Why the troll problem is actually a culture problem: how online trolling fits comfortably within today's media landscape.
Internet trolls live to upset as many people as possible, using all the technical and psychological tools at their disposal. They gleefully whip the media into a frenzy over a fake teen drug crisis; they post offensive messages on Facebook memorial pages, traumatizing grief-stricken friends and family; they use unabashedly racist language and images. They take pleasure in ruining a complete stranger's day and find amusement in their victim's anguish. In short, trolling is the obstacle to a kinder, gentler Internet. To quote a famous Internet meme, trolling is why we can't have nice things online. Or at least that's what we have been led to believe. In this provocative book, Whitney Phillips argues that trolling, widely condemned as obscene and deviant, actually fits comfortably within the contemporary media landscape. Trolling may be obscene, but, Phillips argues, it isn't all that deviant. Trolls' actions are born of and fueled by culturally sanctioned impulses -- which are just as damaging as the trolls' most disruptive behaviors.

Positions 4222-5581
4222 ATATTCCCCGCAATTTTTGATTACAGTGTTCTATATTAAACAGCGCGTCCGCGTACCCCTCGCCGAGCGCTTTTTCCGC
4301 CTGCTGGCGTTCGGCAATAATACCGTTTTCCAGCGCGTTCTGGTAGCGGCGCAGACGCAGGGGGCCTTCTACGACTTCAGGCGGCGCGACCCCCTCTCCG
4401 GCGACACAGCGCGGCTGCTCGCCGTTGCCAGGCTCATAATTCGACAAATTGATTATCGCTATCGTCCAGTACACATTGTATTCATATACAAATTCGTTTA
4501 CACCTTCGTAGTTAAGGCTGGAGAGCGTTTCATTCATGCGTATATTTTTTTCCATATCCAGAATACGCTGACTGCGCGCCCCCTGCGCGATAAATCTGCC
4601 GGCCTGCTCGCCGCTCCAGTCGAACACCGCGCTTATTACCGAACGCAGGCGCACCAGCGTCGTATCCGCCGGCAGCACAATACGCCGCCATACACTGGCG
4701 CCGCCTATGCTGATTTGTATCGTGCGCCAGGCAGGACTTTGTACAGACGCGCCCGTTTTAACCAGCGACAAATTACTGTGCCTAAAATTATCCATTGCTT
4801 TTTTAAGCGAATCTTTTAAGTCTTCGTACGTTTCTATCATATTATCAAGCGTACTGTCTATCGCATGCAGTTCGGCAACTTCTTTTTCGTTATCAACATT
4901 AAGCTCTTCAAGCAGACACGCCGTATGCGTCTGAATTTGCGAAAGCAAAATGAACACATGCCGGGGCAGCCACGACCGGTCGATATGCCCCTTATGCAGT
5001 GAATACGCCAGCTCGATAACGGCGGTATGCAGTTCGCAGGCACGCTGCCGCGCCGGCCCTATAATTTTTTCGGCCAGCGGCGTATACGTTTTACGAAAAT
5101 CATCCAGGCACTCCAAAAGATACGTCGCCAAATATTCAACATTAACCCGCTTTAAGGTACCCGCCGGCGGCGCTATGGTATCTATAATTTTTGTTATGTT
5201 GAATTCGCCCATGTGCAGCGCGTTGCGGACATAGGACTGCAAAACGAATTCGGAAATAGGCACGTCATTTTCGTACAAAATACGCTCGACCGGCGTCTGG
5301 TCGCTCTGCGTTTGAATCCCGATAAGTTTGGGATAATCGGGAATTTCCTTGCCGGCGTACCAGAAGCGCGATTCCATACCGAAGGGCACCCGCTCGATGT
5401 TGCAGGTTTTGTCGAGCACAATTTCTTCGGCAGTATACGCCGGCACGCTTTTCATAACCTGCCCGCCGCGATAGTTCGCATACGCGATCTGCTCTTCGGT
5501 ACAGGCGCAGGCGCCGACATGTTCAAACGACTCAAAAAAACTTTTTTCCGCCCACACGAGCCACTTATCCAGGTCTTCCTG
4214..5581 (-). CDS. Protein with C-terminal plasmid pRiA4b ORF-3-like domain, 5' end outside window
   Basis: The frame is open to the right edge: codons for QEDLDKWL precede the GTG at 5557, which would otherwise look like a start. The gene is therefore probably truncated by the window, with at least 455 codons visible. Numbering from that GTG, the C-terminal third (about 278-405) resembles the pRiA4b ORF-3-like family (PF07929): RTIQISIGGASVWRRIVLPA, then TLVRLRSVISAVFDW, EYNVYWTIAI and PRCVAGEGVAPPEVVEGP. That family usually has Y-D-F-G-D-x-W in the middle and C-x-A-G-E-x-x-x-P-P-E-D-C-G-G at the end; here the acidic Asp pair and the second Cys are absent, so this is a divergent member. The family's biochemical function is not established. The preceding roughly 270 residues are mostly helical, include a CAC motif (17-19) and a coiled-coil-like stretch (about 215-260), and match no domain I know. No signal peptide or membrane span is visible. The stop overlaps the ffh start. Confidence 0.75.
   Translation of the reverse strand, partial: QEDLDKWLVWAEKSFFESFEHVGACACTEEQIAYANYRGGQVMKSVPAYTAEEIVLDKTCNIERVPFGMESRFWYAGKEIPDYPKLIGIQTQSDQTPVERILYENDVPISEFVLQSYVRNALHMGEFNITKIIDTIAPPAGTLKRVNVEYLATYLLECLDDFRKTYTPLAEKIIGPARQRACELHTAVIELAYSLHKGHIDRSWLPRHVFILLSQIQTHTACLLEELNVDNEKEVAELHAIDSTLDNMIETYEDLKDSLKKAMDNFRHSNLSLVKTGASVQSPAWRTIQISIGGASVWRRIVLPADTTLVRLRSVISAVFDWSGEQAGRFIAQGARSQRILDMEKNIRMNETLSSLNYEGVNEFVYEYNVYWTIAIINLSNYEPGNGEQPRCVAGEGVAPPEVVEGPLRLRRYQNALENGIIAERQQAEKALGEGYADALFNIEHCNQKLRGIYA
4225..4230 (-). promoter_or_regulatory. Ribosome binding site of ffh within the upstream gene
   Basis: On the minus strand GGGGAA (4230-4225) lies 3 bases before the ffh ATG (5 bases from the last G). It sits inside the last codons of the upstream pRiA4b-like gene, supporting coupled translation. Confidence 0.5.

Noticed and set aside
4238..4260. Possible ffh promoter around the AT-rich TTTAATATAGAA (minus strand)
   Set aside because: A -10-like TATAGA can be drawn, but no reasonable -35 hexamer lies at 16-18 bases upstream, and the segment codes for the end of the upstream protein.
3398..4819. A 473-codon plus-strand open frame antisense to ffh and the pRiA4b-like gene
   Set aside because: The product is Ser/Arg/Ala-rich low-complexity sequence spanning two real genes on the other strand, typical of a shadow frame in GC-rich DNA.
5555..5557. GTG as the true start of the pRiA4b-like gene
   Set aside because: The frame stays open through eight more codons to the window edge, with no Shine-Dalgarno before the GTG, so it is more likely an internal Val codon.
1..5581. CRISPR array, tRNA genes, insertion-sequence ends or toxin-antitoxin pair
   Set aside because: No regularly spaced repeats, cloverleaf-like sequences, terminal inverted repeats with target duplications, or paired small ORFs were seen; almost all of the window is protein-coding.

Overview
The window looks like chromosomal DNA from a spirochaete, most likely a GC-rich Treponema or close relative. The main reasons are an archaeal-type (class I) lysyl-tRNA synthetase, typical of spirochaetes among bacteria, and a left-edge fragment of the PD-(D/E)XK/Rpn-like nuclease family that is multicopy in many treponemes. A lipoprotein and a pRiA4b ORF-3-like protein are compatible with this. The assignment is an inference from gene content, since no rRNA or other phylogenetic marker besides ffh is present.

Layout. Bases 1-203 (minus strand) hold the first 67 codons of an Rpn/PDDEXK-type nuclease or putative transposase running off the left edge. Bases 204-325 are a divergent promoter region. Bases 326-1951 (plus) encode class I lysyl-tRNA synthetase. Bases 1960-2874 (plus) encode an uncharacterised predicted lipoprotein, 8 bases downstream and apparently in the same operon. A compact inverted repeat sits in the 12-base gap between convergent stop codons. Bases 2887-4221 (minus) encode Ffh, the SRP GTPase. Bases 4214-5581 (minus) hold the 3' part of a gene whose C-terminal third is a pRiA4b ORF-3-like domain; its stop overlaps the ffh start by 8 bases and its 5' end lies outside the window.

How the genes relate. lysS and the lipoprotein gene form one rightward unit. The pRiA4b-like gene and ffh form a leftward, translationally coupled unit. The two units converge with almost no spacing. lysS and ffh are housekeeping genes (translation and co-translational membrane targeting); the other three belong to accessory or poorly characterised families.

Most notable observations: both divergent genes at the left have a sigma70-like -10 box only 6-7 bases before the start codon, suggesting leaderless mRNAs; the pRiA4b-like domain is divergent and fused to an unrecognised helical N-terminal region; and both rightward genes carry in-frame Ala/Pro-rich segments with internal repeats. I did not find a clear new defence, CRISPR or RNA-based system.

Phillips describes, for example, the relationship between trolling and sensationalist corporate media -- pointing out that for trolls, exploitation is a leisure activity; for media, it's a business strategy. She shows how trolls, "the grimacing poster children for a socially networked world," align with social media. And she documents how trolls, in addition to parroting media tropes, also offer a grotesque pantomime of dominant cultural tropes, including gendered notions of dominance and success and an ideology of entitlement. We don't just have a trolling problem, Phillips argues; we have a culture problem. This Is Why We Can't Have Nice Things isn't only about trolls; it's about a culture in which trolls thrive.
Publisher: MIT Press Ltd
Number of pages: 256
Weight: 454 g
Dimensions: 229 x 152 x 13 mm
This Is Why We Can't Have Nice Things is a terrific introduction to the world of trolling, exploring how trolls put on figurative masks (or literal masks in the case of online anonymity) and generate lulz from those they encounter. As a former competitive debater in high school and college, I'm dismayed by the violence done to my beloved art of rhetorical controversy. Score some lulz for the trolls, I guess. Highly recommended. -- Curtis Frye * Technology and Society Book Reviews *
This Is Why We Can't Have Nice Things is a strong introductory text on the historical and cultural aspects of trolling, and it offers numerous insights into the logics and ideologies that undergird it. This timely work also opens up an opportunity for much-needed dialogue about the ethico-political implications of online antagonism. * PopMatters *